Molecular Creation (logo) A Story of Natural Molecular Evolution from Atoms and Water to the living Cell


Membranal Proteins

Undoubtedly, a number of proteins with coils began entering membranes with non-polar lipid peptides on the outer surfaces and a variety of polar and ionic peptides on the inside. Some of them formed simple trans-membrane pores to permit potassium ions and protons to pass in and out. Other Transport Proteins for sodium and calcium ions remained closed until neurotransmitter molecules bound to the outer surface of the coils opened the pores. Still other Signal-Transduction Proteins bound neurotransmitter or hormone molecules on the outside to rotate one or more coils and activate enzymatic proteins inside.61,62

Although single polypeptide coils serve to stabilize membranes, most functional proteins in biomembranes have at least seven helical coils which pass through the membrane.  Some membranal proteins have receptor binding sites on the outer surface to turn one or more coils and activate enzymes inside the cell.  Others have binding sites on both sides of a pore - when occupied by regulator molecules, they turn two coils and open and close a pore to transport ions and molecules in and out of cells.

Originally, thermal energy might have turned coils and opened pores but the binding of small molecules, which mimicked the dimensions of linear elements of water, provided prolonged activation.62

Acetyl choline is an example of a small receptor molecule which, by entering a binding site in a membranal protein, moves a polypeptide attached to a coil and opens a pore.

For example, Acetyl Choline is a good example of how a very small neurotransmitter molecule can activate a large ion-transport pore in a number of types of cells. In the Resting State of a nerve cell in the electric eel, two binding sites for acetylcholine, are on opposite sides of a central pore. When the sites are open, they are highly hydrated with random water and transient linear elements of hydration filling the sites as shown on the left above.64 However, when acetylcholine molecules are released from neighboring cells, they enter the sites, displace the water and draw the anionic cysteine sulfides (Cs) and tyrosine phenol ring (Y) up it around them. By closing the sites into Activated States, linear polypeptides attached to the sites rotate coils on both sides of a central pore. As the coils rotate, the pore opens and sodium ions to rush into the cell. However, activation is short because acetylcholine binding is weak and surface water rapidly displaces it to produce a hydrated closed state, as shown on the right, and then rapidly opens to the resting state. As the acetylcholine molecule moves out, hydrolytic enzymes nearby convert it into acetic acid and choline so it cannot produce further activation. Although water molecules are illustrated above only in ordered positions, it must be remembered that most water molecules are in random positions and only occasionally form covalently-ordered linear elements.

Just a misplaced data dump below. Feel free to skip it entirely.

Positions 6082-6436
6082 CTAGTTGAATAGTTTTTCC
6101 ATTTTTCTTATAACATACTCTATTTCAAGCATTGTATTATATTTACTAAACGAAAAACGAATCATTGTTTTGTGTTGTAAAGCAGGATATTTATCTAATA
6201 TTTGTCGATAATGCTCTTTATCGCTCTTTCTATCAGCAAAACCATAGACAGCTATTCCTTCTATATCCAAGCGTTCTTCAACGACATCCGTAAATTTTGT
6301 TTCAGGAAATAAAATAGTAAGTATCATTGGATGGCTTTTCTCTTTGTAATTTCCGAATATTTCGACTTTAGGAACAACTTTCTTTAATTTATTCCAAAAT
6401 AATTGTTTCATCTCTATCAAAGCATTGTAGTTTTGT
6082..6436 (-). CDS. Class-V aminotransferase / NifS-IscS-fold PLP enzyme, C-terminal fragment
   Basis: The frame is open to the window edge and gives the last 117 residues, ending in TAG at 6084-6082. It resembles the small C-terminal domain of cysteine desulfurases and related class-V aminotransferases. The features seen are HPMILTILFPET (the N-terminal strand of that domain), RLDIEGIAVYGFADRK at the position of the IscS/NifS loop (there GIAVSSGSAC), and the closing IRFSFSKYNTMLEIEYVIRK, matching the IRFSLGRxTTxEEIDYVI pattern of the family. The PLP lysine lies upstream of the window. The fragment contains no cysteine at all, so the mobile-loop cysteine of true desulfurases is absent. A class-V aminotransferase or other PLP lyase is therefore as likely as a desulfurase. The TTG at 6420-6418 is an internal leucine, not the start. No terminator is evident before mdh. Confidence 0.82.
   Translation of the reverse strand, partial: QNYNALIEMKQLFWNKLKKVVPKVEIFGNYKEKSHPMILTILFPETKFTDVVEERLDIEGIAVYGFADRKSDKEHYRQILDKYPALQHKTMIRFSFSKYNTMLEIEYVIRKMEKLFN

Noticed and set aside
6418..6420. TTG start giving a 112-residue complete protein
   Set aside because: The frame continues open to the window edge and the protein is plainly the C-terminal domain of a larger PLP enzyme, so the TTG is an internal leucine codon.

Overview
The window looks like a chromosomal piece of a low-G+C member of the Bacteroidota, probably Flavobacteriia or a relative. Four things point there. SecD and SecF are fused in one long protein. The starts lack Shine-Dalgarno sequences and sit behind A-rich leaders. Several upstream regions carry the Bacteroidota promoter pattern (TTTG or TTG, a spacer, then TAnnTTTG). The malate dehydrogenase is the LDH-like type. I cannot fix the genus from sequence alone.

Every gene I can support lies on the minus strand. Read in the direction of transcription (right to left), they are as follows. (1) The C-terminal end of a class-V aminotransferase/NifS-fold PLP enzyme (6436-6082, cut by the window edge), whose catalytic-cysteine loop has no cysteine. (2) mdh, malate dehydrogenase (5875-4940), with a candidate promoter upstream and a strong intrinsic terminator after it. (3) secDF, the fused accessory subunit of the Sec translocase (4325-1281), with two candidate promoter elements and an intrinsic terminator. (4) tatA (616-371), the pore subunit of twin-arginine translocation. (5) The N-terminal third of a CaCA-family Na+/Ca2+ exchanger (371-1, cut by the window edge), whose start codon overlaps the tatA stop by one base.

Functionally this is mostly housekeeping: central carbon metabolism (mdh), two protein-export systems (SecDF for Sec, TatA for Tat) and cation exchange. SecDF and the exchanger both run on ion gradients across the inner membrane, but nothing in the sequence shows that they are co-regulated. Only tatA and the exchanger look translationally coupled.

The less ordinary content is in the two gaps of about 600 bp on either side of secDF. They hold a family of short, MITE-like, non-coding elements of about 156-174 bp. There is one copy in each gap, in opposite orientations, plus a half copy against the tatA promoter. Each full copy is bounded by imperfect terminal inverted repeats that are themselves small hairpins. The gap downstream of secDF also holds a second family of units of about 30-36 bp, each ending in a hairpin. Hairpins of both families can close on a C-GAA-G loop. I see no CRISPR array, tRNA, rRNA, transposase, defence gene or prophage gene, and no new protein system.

Thanks to professor Unwin and his coworkers, we have the above view of how this receptor protein functions. This one is more complex than most which appear to be opened and closed simply by admitting and deleting single water molecules.

Neurotransmitters and Hormones

Of course, this is just one example of how neurotransmitters and hormones most likely activate binding sites in receptor proteins but, as illustrated below, all of them examined to date mimic dimensions of covalent linear elements of water molecules.8,29 Thus, it is likely that they all displace transient linear elements of hydration as receptor binding sites open and close.

By mimicking ordered elements of water which most likely occupy binding sites as activating molecules enter and leave, it most likely plays a major role in receptor sites.

Only a few of the heterocyclic molecules on the right are regulators but all of them are important components of living cells and they all, like glucose, mimic hexagonal water. Based on the enzymatic property of Feedback Control,” if a molecule produced by an enzyme is not used and its concentration remains high, production slows and, eventually, stops. Molecules which were produced at random in the early phases of molecular evolution and found a use in binding to other molecules continued to be produced – those which did not serve a function, were no longer produced. Thus, molecular selection was based, not only on the spatial relationship to quantized linear elements of hydration but on the basic properties of the enzymes which produced those molecules